Three reasons for creating an Open Source LoRaWan server

Three reasons for creating an Open Source LoRaWan server

Three reasons for creating an Open Source LoRaWan server

I believe that LoRaWAN™, the long-range, low-power wireless transmission technology, is a perfect solution for interconnecting devices in large buildings like schools, hospitals or manufacturing sites. Just a few LoRa gateways are required to cover sensors in the entire building, so the deployment is very cost efficient.

LoRaWAN network architecture

 

LoRaWAN network architecture typically uses the star-of-stars topology in which gateways are collecting messages from the end-devices (sensors) and forward them to a central network server. Despite there are open-source LoRaWAN servers already available I decided to build a new one. The main difference (and the first reason for building yet another open-source loraserver) is the software architecture and the intended deployment.

Other implementations consist of several servers, bridges and controllers, so I assume the intended deployment is a large distributed public network, operated by several collaborating entities. This architecture may become an overkill if you are a single entity operating a private network, either as an individual geek who wants to try a cool LoRa sensor, or as a commercial company who wants to collect data from the sensors deployed around their factory. My server aims at these private deployments and explicitly excludes the public distributed deployments. Everything runs in one “box”, including the LoRa applications, so it could be easier to deploy, maintain and secure. This is what we needed for our Process Sensor Project.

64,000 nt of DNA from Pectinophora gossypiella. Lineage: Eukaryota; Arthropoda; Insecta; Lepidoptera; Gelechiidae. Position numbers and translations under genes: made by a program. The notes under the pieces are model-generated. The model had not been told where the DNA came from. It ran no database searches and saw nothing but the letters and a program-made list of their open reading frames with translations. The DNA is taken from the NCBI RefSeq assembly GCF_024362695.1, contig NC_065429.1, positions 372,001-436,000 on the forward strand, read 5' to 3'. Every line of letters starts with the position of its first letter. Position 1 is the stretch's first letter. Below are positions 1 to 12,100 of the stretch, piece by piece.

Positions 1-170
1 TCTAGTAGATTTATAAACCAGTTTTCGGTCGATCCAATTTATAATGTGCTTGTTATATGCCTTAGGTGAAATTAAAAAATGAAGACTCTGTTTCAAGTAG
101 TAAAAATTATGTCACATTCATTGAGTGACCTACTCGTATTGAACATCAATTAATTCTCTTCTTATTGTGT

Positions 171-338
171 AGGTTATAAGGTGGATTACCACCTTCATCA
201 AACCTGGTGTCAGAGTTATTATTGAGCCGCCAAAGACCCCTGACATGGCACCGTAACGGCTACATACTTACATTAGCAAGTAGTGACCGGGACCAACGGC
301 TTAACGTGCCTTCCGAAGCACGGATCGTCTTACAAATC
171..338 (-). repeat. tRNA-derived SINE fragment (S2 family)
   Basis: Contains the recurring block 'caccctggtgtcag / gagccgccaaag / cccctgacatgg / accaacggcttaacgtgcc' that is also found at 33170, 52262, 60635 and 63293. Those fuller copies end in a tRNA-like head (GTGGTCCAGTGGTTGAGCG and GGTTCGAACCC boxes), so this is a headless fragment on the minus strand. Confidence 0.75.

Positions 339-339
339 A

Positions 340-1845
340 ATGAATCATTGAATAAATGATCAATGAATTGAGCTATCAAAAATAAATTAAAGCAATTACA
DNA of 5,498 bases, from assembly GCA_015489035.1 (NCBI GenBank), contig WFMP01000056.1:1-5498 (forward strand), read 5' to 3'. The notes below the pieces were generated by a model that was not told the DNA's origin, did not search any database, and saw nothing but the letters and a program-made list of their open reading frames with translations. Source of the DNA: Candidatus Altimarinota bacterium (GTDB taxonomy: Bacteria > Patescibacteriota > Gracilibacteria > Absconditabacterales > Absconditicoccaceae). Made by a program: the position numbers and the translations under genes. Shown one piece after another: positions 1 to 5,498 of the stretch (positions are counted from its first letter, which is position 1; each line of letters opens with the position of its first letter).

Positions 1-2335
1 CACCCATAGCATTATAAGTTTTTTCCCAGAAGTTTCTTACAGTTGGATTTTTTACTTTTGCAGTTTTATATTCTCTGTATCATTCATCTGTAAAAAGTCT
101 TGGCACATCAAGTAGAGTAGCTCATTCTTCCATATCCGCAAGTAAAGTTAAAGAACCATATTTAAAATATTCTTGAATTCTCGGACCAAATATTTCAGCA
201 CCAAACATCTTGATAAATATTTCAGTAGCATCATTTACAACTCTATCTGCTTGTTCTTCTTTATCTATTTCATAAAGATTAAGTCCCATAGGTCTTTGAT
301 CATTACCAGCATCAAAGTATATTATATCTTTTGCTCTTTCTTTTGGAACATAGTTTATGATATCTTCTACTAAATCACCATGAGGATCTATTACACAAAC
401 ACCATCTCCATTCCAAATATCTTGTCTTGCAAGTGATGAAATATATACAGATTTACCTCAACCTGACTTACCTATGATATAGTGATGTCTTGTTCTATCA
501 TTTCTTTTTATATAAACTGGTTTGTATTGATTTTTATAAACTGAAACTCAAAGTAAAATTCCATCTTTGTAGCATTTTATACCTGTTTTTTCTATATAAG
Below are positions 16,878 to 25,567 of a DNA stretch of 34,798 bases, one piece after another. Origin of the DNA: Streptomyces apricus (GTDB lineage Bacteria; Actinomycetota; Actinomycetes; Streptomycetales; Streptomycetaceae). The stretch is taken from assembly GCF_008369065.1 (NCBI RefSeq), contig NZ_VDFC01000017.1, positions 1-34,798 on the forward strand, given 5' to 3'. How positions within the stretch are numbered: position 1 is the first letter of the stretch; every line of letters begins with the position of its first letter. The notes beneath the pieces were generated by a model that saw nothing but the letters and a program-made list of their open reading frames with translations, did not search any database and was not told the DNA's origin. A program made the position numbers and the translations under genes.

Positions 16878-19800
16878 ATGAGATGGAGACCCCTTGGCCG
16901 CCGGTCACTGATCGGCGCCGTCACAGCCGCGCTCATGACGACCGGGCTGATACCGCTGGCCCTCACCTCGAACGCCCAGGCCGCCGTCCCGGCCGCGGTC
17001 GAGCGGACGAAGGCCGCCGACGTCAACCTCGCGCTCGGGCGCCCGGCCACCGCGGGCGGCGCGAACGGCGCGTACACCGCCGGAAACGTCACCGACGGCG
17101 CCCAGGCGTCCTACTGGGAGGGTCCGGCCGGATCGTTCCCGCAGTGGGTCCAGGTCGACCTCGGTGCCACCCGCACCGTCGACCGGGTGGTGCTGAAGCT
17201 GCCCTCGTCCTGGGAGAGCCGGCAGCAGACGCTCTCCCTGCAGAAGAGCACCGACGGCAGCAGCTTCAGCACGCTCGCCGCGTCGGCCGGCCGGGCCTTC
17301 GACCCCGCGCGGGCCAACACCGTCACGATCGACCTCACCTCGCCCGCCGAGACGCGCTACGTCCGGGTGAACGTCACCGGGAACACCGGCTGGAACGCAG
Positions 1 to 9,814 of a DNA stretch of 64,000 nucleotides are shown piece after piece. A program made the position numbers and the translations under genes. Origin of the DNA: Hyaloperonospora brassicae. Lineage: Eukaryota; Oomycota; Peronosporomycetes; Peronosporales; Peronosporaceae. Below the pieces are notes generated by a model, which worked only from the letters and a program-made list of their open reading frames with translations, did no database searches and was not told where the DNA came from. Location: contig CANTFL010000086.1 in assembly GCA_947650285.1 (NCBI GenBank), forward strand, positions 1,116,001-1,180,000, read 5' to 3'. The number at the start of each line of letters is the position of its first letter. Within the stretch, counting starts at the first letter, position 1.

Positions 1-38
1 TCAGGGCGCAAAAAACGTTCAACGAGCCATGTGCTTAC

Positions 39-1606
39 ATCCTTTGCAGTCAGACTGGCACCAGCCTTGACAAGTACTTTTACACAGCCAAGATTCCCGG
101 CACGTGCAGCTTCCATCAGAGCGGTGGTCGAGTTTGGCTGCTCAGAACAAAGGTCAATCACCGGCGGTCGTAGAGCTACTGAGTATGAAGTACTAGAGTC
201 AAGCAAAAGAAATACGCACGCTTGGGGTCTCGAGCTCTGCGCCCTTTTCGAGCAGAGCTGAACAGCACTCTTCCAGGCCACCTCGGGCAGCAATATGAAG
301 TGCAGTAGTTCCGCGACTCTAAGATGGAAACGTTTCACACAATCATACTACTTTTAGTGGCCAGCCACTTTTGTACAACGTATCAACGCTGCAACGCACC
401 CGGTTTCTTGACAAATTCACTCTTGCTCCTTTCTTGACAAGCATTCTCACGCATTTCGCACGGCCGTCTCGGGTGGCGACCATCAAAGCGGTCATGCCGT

A second big difference is the programming language used. My server is written in Erlang (which I love), because it is very suitable for implementation of reliable near-realtime, message oriented protocols (just like LoRa). You may want to read Some Thoughts on Go and Erlang. Erlang even supports scalability (clustering), so my server could (one day) support large private networks, but the way it achieves that is fundamentally different to other implementations. I am not saying mine is better (or worse); it’s just very different and designed to meet different needs. My goal is to complement rather than to compete– to address different use-cases using a different architecture.

A third reason for building the server is personal– I just wanted to learn LoRaWAN by building yet another server (because it’s so easy to build servers in Erlang).

The server is available under the MIT license at https://github.com/gotthardp/lorawan-server.

Petr Gothard
Petr Gothard
Research Specialist for IoT at Konica Minolta Labs Europe
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